New Delhi: "The Buccaneers" is fun, female driven with a strong feminist stance, says director Susanna White who believes the culture clash at the centre of the story sets the period drama apart from similar shows such as "Bridgerton".
Inspired by American author Edith Wharton's unfinished novel of the same name, the Apple TV+ drama has female friendship at its heart, adds creator-writer Katherine Jakeways.
The show revolves around a group of fun-loving young American women who explode into the tightly corseted London season of the 1870s to secure husbands and titles. In the process, they kick off an Anglo-American culture clash.
The way it marries modern sensibilities with period setting has also attracted comparisons with "Bridgerton", Netflix's widely popular historical fiction-romance series based on Julia Quinn's Regency era (the period between 1795 and 1837) novels.
People, said White, are kind to compare their show with "Bridgerton" but they are different in many ways.
"'Bridgerton' has been a tremendous success, and it has a lot of loyal viewers, understandably. (But) this is something that had been on my radar long before 'Bridgerton' and I loved it on its own merits. I think this idea of the culture clash, this very high energy group of female friends hitting London is its own thing,” White told PTI.
“It's very nice for people to be kind enough to compare us to such a popular show as 'Bridgerton'. But I hope people will take the show on its own merits as a female driven, fun show that has a lot of emotional layers and has quite a strong feminist stance," White, who is also the executive producer of the show, added.
She is known for directing BBC mini-series "Jane Eyre" and episodes of Star Wars series "Andor".
Jakeways, creator, writer and executive producer of "The Buccaneers", agreed with White. In her view, there have been other shows which have looked at a historical period through a modern lens but the element of youthfulness is unique to their series.
She said they started developing "The Buccaneers" around four years ago.
"So we hadn't really seen any of those at that stage and we've all been working separately from that. But I think that audiences are quite used to it now. It's not going to be completely a surprise for audiences to see the period being slightly modernised,” Jakeways told PTI.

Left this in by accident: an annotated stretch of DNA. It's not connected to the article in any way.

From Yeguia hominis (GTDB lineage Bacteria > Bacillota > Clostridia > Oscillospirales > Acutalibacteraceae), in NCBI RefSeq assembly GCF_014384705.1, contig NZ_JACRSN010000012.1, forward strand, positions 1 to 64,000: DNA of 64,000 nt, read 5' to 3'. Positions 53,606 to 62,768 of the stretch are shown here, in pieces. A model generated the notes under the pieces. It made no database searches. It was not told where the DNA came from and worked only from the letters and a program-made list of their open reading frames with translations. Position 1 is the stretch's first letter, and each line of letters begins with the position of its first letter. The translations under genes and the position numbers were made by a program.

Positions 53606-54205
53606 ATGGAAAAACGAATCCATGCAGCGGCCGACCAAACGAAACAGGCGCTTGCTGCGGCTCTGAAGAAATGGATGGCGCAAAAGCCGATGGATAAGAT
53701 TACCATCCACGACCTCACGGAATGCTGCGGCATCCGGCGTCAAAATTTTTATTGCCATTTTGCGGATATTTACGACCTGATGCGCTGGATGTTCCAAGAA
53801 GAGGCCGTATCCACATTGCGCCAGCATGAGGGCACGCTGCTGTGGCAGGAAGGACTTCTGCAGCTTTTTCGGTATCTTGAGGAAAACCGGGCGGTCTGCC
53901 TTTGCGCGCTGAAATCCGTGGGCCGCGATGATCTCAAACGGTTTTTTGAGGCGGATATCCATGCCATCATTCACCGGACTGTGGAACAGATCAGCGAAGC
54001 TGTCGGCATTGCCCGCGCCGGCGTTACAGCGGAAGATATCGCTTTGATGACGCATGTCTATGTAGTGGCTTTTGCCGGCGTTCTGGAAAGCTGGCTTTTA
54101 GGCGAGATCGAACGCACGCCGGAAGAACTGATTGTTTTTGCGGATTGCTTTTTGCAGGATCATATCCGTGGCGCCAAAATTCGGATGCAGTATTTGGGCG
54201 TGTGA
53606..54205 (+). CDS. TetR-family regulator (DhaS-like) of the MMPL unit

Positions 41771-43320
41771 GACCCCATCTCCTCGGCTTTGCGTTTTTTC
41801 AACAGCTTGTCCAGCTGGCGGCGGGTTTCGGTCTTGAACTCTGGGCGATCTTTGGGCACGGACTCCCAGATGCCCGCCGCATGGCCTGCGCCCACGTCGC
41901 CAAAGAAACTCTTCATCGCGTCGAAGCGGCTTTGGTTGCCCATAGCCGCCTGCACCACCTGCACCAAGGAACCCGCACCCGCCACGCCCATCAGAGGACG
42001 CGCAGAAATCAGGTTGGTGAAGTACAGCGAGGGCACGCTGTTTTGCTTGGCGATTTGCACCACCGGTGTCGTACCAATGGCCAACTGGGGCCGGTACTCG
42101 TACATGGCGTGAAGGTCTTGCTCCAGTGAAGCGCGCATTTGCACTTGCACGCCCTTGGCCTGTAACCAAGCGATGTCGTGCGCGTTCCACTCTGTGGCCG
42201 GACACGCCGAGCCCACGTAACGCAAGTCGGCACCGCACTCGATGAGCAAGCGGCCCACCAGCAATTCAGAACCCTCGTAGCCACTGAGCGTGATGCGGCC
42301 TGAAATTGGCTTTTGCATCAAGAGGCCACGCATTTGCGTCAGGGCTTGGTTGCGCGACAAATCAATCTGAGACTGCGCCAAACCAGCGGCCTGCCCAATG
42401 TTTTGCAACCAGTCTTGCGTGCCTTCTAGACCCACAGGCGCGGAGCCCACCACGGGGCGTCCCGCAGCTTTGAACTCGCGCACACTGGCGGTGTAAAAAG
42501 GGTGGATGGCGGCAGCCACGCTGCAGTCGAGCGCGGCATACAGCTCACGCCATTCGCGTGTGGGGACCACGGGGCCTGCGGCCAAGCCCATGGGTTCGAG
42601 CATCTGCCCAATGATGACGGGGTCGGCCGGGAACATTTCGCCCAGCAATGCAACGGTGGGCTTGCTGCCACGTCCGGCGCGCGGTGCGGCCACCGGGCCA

"But what's different about our show is that the girls are so youthful and so modern... It feels as if they are friends of ours, rather than historical figures that you might see in a painting. The show has this female friendship at its heart. And also because it's the culture clash between the Americans and the English," she said.
Wharton was known for being way ahead of her times, drawing from her experiences of the upper-class American society to write about the gilded age (1877 to 1900).
Her most famous novel "Age of Innocence" was made into a movie by Martin Scorsese in 1993. "The Buccaneers" has been adapted multiple times, including BBC's 1995 mini-series.
Jakeways said she was struck by how brilliantly the characters were drawn when she read "The Buccaneers".
"It's such a good starting point for so many different stories that these vivacious American girls come over into the sort of stuffy world of aristocratic England... We were so delighted to be able to develop them and take them in different directions. A lot of the storylines are ones that we have expanded on, but some of them are very much in the book already." White also praised Jakeways' take on Wharton's story, a novel she read in college.
"Edith Wharton is the most wonderful writer, kind of way ahead of her time in terms of telling women's stories. Katherine's very smart, very funny, and she had a very contemporary take on it. So it's essentially a female gaze show with very strong women's politics behind it," the director said.
The challenge for White was to create the era in a way that reflected the lushness of New York and its moneyed culture on screen.
"Often that time period is portrayed in lots of shades of brown and a kind of drabness that goes with the end of the 19th century. I wanted to make it full of colour, life and richness." Asked whether the show will find appeal beyond America and England, Jakeways said they were careful that "The Buccaneers", shot in Scotland, does not feel like a "stiff period drama" where everybody sits in a drawing room, sips tea and is "very polite to each other".
"All period dramas are wish fulfillment sort of escapism, aren't they? And everybody enjoys the landscapes and the costumes and the sort of romance of period dramas. So, I hope it will appeal to people in India just as much as it will appeal to anyone. I hope they enjoy the spectacle of these women ruffling the English feathers, but also feeling very much like people that we might know," Jakeways said.
After the release of the first three episodes on November 8, the streamer will release new episodes weekly, every Wednesday through December 13.
"The Buccaneers" stars Christina Hendricks, Kristine Froseth, Aubri Ibrag, Imogen Waterhouse, Guy Remmers, Josie Totah, Alisha Bo, Mia Threapleton, Matthew Broome, Josh Dylan, Fenella Woolgar and Barney Fishwick in key roles.